I bought a belt at NAPA autoparts. It turned out to be a tad short, and was a real chore to put on. Were I to do this all over again I'd get a belt that was about an inch longer. Mine is a Gates Micro-V® 040390, which one might guess would mean that it's four little Vs wide and 39.0 inches long. Mais, au contraire, on the back of the package it gives 39 and 5/8 inches for the length, or 1005 mm. A PDF file on the Gates site tells a slightly different story - length 39 and 3/4 inches (1008 mm). I don't know what those guys at Gates are up to with that. In any case, I'd have been better off with a belt length more like 1030 mm ... maybe a Gates 040399 or 040400. But to get another one cost another $15, and what Robert Benchley used to call that "old New England respect for money" became a dominant factor. So I made the small one fit. ("Made it fit" means that there was some filing on the drive box casting involved. I don't want to talk about it. Do what I didn't do, and buy a longer belt.)

The width of the Gates belt is 9/16 inches (14 mm). The original cow belt was 1 inch wide. This difference is not a problem. It is possible to get wider serpentine belts, but is unnecessary. If you simply must have a wide belt, or if you want a narrow belt but the lathe is in Amish territory and there are no auto parts stores around, try McMaster-Carr -


Installing the belt

The annoyance with the endless belt installation is disassembling the spindle. It's not too bad, though. Here is the Logan 200 spindle and back gear -


Start at the outboard (left) end. The collar 259 comes off first. It needs a funny pin wrench, which I didn't bother with - I knocked it off with a hammer and pin punch. That chews up the area around the hole for the wrench pin, but it doesn't matter much on that part. Pull off the gear 215-1, and work the woodruff key 0643 out. Then the collar 130-1 should slide off freely.

At the other end of the spindle, remove the three screws holding the cap 194 to the headstock casting. Loosen or remove the bull gear set screw 0315. Then use a wood, leather, or rubber mallet, or even just a block of wood, to tap out the shaft from the left. The only tricky part is that the woodruff key 240 (under the bull gear) has to pass through a square cutout in the bearing cover 134. Otherwise, it will dent and bend the cover something awful as you mess around with it.

The spindle shaft, the front bearing and its take-up nut 132, the front cover 194, and the grease seal cap 195 will come out as a unit. The collar 131, the cone pulley and pinion assembly 118-2 or 118-2-A, and the bull gear assembly 120-2 or 120-2-A will be left sitting in the headstock. Lift those out, and you can put the belt in.

Here is another part which may have to come out, at least partially -


The Logan drive box assembly is held to the headstock by a rod, or by two pins. The drawings show two pins (see LA-16, below), but mine has the rod shown in the photo above. If yours has pins, you don't have to do anything. If it has a rod, you have to loosen two set screws and tap the rod partially out. It will probably only go one way, so try both directions before getting violent. Don't remove the rod completely, as it's the only thing keeping your drive box from falling off. Don't count on catching the drive box if it starts to go - it's all iron and %$#^&* heavy. Put the belt around the rod, tap the rod back into place, and tighten the set screws.

The countershaft has to be removed to get the belt on. Here is how Logan thought it should go together -


The drawing doesn't show a square key locking the cone pulley to the shaft. Mine has such a key, which makes disassembly a tad tricky. The keyway isn't cut all the way through the pulley, so the pulley has to come off to the left (in the photo), or downwards (in the drawing). That is, the shaft has to be tapped out to the right, or upwards. Fortunately, you probably won't have to remove the pulley to get the new belt on. But you probably will want to move it a bit. Consider positioning the pulley as shown below. The idea is to offset the pulleys a bit if you are using a narrower belt than the stock 1" of the leather belt. This is to encourage the belt to stay on the pulleys if and when it slips. Here is how it looks with the new belt installed -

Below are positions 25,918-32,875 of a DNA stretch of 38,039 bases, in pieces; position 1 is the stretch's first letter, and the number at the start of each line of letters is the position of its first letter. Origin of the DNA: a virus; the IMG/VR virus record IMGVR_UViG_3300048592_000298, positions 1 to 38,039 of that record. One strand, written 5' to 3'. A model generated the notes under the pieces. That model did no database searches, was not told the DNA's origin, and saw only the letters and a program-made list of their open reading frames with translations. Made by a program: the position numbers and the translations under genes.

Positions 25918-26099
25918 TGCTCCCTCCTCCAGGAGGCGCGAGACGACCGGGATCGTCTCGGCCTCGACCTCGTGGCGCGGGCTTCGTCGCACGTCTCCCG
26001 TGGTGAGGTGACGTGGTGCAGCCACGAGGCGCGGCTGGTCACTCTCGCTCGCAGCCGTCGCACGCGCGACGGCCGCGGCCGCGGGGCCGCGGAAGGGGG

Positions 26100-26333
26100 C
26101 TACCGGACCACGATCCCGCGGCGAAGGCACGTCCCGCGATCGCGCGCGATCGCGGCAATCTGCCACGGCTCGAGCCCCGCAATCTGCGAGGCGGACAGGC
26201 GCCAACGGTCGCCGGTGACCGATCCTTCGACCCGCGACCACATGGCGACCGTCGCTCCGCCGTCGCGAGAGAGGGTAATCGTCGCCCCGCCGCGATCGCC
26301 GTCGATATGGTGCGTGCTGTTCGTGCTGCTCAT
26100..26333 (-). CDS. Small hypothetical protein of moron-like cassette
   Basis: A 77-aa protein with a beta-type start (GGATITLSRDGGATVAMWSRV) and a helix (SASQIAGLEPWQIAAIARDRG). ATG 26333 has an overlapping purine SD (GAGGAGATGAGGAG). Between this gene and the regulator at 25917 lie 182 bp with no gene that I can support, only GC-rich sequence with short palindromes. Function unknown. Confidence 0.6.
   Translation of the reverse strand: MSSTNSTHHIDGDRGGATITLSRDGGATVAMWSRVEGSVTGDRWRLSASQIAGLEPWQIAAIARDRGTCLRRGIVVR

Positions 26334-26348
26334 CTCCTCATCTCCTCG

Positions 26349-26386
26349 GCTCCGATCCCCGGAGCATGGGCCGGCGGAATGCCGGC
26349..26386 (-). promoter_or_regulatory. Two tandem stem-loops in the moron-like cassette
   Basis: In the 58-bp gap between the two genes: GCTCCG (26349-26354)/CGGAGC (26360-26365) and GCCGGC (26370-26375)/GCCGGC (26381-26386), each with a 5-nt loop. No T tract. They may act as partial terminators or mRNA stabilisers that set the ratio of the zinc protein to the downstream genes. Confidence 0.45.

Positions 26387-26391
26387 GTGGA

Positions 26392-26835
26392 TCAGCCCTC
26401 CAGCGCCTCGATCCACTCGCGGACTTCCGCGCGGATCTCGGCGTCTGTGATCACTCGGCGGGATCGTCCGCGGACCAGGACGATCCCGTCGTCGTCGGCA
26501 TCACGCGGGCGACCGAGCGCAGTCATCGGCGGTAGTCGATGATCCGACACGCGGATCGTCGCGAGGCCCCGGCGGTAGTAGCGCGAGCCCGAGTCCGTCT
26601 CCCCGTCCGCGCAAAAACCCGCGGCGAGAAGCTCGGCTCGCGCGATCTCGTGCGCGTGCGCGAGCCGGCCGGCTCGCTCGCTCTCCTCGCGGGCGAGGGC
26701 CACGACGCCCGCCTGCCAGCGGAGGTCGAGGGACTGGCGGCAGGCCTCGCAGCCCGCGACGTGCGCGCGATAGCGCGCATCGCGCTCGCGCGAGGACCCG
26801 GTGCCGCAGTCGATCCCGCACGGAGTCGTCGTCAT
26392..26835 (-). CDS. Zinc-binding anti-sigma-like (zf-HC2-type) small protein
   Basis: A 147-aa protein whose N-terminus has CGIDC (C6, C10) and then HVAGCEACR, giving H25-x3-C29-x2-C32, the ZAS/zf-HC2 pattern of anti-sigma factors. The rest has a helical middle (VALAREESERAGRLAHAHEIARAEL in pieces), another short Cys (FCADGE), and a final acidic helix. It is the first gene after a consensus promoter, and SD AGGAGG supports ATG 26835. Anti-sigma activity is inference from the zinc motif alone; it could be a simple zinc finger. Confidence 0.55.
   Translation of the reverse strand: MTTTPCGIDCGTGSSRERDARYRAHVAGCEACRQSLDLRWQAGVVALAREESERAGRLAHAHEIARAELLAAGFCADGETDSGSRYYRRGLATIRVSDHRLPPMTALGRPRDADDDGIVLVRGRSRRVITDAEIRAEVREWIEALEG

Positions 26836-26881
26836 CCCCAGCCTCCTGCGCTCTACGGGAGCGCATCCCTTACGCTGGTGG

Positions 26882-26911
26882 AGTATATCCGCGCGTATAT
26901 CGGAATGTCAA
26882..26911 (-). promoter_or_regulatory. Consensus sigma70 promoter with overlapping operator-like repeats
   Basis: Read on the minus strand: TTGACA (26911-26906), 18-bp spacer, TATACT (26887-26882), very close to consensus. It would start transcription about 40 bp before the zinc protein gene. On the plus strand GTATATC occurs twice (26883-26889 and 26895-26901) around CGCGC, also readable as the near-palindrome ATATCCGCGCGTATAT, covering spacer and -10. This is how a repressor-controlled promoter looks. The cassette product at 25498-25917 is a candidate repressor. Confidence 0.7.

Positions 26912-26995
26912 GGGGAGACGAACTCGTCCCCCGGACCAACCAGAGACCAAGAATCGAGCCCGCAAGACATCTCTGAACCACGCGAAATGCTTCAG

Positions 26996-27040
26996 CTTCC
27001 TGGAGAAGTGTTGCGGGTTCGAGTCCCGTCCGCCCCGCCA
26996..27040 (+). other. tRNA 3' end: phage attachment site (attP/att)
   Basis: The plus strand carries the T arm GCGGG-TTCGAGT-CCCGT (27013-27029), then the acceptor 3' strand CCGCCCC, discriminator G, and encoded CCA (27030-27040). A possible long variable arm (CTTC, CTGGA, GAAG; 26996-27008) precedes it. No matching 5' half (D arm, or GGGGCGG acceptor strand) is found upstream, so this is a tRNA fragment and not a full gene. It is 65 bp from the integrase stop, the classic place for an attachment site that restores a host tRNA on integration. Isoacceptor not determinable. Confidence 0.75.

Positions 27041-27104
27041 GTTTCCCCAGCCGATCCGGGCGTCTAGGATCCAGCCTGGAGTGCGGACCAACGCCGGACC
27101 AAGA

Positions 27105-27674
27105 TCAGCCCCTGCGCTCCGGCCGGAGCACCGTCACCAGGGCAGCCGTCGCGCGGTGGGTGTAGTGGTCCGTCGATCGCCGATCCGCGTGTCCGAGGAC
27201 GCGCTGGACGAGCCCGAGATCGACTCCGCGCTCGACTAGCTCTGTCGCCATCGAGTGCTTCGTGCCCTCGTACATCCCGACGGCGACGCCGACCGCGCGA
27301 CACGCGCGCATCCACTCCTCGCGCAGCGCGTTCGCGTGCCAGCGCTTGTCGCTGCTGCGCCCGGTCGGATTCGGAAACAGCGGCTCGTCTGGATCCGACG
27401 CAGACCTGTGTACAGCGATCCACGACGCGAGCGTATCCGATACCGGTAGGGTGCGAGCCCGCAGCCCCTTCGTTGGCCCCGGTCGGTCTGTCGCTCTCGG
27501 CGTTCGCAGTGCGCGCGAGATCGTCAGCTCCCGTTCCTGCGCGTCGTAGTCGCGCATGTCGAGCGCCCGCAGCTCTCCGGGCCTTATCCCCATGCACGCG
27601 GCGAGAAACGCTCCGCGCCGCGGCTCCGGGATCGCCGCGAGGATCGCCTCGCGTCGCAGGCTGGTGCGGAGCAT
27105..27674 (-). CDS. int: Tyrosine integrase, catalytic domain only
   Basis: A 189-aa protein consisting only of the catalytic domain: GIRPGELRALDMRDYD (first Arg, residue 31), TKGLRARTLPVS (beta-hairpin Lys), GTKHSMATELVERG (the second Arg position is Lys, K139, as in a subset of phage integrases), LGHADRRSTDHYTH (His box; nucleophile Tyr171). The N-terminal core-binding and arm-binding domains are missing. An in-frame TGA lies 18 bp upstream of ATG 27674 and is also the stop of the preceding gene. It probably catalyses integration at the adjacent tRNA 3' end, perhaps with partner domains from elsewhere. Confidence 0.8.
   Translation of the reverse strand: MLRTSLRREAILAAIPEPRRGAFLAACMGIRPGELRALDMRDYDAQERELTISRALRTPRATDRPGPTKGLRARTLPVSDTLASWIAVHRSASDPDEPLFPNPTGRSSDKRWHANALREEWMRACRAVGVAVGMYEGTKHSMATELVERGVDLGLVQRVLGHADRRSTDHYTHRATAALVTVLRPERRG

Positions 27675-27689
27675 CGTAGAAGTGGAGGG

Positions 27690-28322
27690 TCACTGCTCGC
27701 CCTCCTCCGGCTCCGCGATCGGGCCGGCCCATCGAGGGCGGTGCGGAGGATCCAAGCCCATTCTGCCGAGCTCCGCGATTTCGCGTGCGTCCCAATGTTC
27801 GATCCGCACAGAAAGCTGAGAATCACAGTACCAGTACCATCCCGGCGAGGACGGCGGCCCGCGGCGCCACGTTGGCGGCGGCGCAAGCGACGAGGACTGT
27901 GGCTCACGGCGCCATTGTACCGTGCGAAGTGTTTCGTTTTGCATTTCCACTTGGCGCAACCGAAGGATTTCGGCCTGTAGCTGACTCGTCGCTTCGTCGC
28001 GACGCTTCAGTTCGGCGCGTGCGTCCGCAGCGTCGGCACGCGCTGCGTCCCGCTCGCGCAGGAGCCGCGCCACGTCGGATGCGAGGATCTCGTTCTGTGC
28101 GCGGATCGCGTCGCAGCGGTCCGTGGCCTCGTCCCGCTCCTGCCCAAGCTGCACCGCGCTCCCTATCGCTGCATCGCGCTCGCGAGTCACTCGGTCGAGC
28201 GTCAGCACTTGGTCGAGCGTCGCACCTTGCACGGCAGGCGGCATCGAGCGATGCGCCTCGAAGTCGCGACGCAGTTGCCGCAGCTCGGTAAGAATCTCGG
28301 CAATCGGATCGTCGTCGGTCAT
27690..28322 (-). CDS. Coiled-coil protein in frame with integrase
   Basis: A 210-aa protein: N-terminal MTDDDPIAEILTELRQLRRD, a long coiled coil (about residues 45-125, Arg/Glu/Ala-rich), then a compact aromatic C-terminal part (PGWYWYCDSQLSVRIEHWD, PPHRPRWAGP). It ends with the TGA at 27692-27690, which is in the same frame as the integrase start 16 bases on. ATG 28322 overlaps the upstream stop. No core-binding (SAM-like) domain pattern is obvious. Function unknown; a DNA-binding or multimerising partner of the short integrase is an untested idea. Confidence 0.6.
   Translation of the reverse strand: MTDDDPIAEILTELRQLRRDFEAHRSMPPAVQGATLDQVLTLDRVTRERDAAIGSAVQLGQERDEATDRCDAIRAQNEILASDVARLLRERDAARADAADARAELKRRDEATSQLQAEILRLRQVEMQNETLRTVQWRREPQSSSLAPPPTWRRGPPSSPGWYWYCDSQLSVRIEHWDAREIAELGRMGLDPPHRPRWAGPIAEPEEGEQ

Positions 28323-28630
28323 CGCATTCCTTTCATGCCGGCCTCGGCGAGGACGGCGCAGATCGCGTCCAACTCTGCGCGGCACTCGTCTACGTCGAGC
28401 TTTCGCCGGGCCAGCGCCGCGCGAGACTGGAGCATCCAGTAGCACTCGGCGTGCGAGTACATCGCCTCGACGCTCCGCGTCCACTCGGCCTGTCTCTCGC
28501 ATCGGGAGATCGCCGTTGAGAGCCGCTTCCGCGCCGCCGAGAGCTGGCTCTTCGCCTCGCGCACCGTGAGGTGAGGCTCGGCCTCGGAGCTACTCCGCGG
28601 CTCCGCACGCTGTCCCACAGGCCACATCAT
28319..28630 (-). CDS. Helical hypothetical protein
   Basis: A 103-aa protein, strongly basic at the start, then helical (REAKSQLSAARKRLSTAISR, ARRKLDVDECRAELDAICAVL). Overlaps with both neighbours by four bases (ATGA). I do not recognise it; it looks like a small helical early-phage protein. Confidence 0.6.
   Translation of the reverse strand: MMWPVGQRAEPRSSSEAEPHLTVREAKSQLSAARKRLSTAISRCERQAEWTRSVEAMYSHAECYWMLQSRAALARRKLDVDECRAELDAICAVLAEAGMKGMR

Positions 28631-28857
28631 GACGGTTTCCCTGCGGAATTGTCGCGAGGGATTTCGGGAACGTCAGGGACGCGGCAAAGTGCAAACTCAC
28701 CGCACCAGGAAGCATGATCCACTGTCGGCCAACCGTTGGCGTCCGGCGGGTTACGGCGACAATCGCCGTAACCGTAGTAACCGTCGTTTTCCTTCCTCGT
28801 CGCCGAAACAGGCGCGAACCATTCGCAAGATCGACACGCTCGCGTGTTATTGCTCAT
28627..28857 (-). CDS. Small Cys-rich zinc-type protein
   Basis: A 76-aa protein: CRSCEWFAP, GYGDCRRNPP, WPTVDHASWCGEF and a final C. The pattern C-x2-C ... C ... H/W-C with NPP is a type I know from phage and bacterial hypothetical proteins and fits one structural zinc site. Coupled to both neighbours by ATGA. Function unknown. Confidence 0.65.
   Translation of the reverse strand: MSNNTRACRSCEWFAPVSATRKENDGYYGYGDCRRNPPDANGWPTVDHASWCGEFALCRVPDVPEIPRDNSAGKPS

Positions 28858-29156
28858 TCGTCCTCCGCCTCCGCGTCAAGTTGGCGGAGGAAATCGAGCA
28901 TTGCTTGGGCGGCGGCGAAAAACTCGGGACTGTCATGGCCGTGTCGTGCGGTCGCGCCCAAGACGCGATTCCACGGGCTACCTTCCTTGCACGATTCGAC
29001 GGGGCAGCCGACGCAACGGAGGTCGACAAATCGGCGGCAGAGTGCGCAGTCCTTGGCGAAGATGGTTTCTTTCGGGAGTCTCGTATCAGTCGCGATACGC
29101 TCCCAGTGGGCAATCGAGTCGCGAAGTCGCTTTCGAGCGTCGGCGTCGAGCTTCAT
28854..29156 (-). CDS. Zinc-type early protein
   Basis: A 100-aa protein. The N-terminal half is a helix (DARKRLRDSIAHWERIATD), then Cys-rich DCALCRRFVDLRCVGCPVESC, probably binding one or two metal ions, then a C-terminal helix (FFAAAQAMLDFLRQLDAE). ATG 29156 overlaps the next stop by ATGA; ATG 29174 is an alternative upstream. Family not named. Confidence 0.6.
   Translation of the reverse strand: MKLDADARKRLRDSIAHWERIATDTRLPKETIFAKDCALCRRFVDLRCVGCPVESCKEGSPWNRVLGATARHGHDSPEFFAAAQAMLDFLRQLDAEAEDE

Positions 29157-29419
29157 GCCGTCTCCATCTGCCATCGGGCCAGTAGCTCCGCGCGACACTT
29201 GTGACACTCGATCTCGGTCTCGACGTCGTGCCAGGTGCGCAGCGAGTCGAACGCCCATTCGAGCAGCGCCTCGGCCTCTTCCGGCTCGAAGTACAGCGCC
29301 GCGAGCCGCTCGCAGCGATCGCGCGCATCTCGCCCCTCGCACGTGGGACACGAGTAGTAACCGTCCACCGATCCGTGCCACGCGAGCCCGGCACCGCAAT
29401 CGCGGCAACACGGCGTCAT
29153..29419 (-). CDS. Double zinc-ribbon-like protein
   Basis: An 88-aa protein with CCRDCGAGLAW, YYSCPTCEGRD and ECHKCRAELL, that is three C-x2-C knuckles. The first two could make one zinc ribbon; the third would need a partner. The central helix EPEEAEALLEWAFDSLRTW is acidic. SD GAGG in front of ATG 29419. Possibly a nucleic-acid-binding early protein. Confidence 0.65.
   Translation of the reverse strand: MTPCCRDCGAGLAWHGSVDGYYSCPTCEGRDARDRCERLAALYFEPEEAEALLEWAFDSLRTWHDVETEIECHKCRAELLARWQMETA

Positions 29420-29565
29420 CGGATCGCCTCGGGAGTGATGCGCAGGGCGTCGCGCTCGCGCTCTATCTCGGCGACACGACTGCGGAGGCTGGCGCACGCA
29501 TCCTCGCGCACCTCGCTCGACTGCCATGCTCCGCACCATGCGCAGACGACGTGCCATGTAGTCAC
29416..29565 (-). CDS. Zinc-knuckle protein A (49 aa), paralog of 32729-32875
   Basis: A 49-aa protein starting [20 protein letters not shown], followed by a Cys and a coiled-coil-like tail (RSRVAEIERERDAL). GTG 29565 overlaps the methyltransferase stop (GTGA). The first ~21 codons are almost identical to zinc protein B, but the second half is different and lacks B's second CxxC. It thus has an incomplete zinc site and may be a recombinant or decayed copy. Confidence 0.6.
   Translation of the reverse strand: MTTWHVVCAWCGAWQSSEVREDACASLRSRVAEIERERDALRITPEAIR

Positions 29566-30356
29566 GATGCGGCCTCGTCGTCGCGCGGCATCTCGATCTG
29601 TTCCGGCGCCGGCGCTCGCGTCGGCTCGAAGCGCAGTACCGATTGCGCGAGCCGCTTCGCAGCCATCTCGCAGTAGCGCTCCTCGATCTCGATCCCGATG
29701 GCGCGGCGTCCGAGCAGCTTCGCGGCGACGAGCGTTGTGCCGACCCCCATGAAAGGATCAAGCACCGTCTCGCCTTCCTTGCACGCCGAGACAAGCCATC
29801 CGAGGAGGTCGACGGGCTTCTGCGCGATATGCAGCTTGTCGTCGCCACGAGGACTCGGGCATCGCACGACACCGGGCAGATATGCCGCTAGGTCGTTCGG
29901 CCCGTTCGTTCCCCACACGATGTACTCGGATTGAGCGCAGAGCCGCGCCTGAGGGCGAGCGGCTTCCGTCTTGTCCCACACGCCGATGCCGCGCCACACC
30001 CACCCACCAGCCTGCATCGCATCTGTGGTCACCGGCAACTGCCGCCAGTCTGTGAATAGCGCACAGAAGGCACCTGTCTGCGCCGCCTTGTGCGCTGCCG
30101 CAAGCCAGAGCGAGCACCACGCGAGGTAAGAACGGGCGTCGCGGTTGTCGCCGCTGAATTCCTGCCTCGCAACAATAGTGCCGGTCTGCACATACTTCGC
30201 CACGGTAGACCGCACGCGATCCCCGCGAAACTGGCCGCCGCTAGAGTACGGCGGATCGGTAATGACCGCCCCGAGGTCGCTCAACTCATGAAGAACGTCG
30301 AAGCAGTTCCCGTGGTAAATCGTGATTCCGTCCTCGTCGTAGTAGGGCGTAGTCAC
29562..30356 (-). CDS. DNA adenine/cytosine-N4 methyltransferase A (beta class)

Note that I have moved the cone pulley on the countershaft to the right of its normal position. A shaft collar (319 in the drawing) normally rests against the right-hand bearing. I removed the collar (in red, below) and moved the pulley (blue, below) so that it rests directly against the bearing to its right.


          BEFORE                                                                 AFTER

An alternative to the Endless Belt

If for some reason the endless belt is right out - the spindle is fractious and just won't come apart, or whatever - it may still be worthwhile to switch from a leather belt to a rubber belt, since the rubber doesn't stretch as much as the leather, and has far better traction on the pulleys. Use the same poly-V belt, but cut it, install on the lathe, then lace (with stainless steel wire, or monofilament); or start with a longer belt, overlap the ends, and glue them together. There is an extensive thread about doing something similar to a South Bend lathe on the Practical Machinist forum. I've never tried gluing a belt, so can't get into recommendations about adhesives and such myself. See the PM thread for that.

So, how does the Endless Belt work?

It drives well and stays on track. On startup, it squeals like some poor pig stuck in the gears if it's under-tensioned, but everything is nice and quiet if reasonably tight. However, I'm not sure the three cone pulleys are exactly the right sizes, as I seem to have to fiddle a bit with the tension when changing speeds. I never noticed that before - perhaps the leather belt had even more stretch to it than I thought.
UPDATE - I've taken to setting the belt tension slightly looser than optimal, and just letting it squeal for a half-second or so on startup. So long as the neighbors don't complain, that's better than fiddling with the belt tensioner every time I change speeds.

This single modification transforms the lathe, entirely eliminating its most annoying original quirks. I can recommend it without reservation to anyone who has the stamina to take his spindle apart. You'll be mystifyied as to why you put up with that leather belt for so long.


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Updated: December 8, 2004
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May 9, 2008
October 16, 2008